The death of financier Jeffrey Epstein laid bare social media’s ability to legitimise baseless smears and conspiracy theories, writes Martyn McLaughlin.
The death of the disgraced financier and accused child sex trafficker, Jeffrey Epstein, has confirmed several uncomfortable truths about our increasingly distorted media ecosystem and the way it grants synonymity between genuine scandals and wild-eyed conspiracy theories.
It ought to go without saying that those suffering the most in the wake of Epstein’s suicide are his many alleged victims. Simply speaking out against a man of immense wealth and status constituted an act of remarkable courage. They did so in the knowledge that a decade previously, the 66-year-old struck a lenient plea deal with prosecutors over sexual abuse charges.
That the US justice system failed for a second time by facilitating the circumstances that allowed Epstein to take his own life – an act which robs the survivors of their right to seek justice – is an unconscionable travesty that invites several rudimentary lines of questioning.
Why was a pre-trial detainee who was discovered only a fortnight previously semi-conscious in his cell with neck injuries allowed to go unmonitored for several hours? Given the red flag of the previous incident, why was Epstein only subjected to round-the-clock monitoring and psychological evaluations for a week?
Urgent answers are required to these questions. Yet, if the disinformation and fevered conjecture swirling around in recent days is any guide, there will be no closure. Not this year. Not the next. Not ever.
The circumstances surrounding Epstein’s death feels like the quintessential story of our age. Here was a man accused of sex trafficking children as young as 14, and whose gilded social circle encompassed politicians of all hues as well as royalty and celebrities. His arrest, and the subsequent slew of allegations which emerged the day before his death, lifted the curtain on the nexus of power, money, and privilege.
Now, with no criminal prosecution, nor any guarantee that those who may have joined Epstein, abetted him, enabled him, and ultimately protected him will face their own reckoning, all we have to see beyond that initial cursory glimpse is that which we choose to.
Nowhere has this been more evident than on a social media infrastructure so fundamentally broken and contemptuously stewarded that its networks exert influence on the very way crimes are committed, as chillingly demonstrated by the livestreamed performative slaughter of the Christchurch terror attacks.
If that dark day offered a stark insight into Big Tech’s complicity in platforming atrocities in all their bloody instantaneity, Epstein’s death offered the most chilling example yet of its ability to propagate and legitimise conspiratorial utterances mere minutes after the event.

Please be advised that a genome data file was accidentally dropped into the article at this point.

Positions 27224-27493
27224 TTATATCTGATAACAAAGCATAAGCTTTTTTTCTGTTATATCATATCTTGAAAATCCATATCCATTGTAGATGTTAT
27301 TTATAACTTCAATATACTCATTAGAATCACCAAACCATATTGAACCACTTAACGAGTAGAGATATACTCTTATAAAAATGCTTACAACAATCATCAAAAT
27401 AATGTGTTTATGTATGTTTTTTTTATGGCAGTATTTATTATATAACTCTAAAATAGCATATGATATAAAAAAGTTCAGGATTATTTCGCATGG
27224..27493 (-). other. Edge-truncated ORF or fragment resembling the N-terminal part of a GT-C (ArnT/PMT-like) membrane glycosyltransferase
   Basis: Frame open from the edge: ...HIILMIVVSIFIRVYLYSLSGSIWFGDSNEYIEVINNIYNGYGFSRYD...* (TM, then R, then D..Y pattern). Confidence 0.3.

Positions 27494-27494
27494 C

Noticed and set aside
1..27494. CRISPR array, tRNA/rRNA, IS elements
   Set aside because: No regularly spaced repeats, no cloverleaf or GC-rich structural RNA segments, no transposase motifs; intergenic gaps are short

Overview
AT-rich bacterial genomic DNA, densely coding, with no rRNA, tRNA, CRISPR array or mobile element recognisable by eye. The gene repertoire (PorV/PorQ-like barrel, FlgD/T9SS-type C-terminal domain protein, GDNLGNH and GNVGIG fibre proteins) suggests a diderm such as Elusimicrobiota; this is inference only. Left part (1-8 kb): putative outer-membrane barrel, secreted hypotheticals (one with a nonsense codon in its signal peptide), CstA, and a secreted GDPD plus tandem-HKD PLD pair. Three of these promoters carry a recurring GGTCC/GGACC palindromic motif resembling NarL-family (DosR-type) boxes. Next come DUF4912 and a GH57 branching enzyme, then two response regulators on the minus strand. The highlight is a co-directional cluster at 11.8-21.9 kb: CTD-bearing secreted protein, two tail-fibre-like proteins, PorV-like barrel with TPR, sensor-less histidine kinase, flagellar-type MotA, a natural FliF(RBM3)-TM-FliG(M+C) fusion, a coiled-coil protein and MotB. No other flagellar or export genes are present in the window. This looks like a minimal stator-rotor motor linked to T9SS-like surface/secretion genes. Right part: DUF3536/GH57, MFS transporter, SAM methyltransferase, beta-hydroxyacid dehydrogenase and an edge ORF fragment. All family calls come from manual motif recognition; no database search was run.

Twitter in particular played host to a toxic epidemic of competing conspiracy theories, all played out under the guise of hashtags, memes, GIFs, and unsubstantiated reports.
Even on Monday afternoon, two days after Epstein’s death, the hashtag #EpsteinSuicideCoverUp was trending in the UK, joining other viral terms including #ClintonBodyCount, #ClintonCrimeFamily, and #TrumpBodyCount – all expressions of weaponised partisanship.
President Donald Trump, who has come under close scrutiny over his ties to Epstein, saw fit to join the fray, retweeting others who employed several of these hashtags to link Bill Clinton to the death. While that ought to come as no real surprise, given Mr Trump’s inexhaustible efforts to use social media to disrupt established media narratives, the anger over his retweet risks obscuring the ruinous effect such remarks exert when they gain prominence.
These hashtags were, for a considerable period of time, trending on Twitter, meaning that millions of users logging on to its site or opening its app were confronted with a ready-made news list to catch up on a breaking global story.
How much value you attribute to such trending topics is subjective, but regardless of arbitrariness, it constitutes a ranking. Given 49 per cent of adults in the UK use social media to consume news, the potential reach and impact of coverage curated by, and populated with, baseless rumours is deeply vexing.
Twitter helpfully says the algorithms which determine trends are intended to “promote healthy discussions”, which is fine in theory, but a little harder in practice when the topic is paedophilic cabals.
Traditional publishers and broadcasters bear a degree of blame in all this, too. In the absence of news, outlandish theories circulating on Twitter fill the vacuum and sustain the feedback loop, even if the focus of the coverage is to debunk the very theories it references. This in turn sparks further controversy and accusations of media censorship and suppression, claims which are especially absurd in the Epstein case given it was the Miami Herald’s painstaking investigative reporting which paved the way for his arrest.
But this is how the hamster wheel keeps spinning ever faster. The question of how we get off it is altogether more fraught.
A good place to begin would be to recognise the danger of conflating conspiracists with controversialists, acknowledge that groundless invective is not representative of public opinion, and focus on the search for the truth.
It may be an outmoded concept these days, but it is worth fighting for.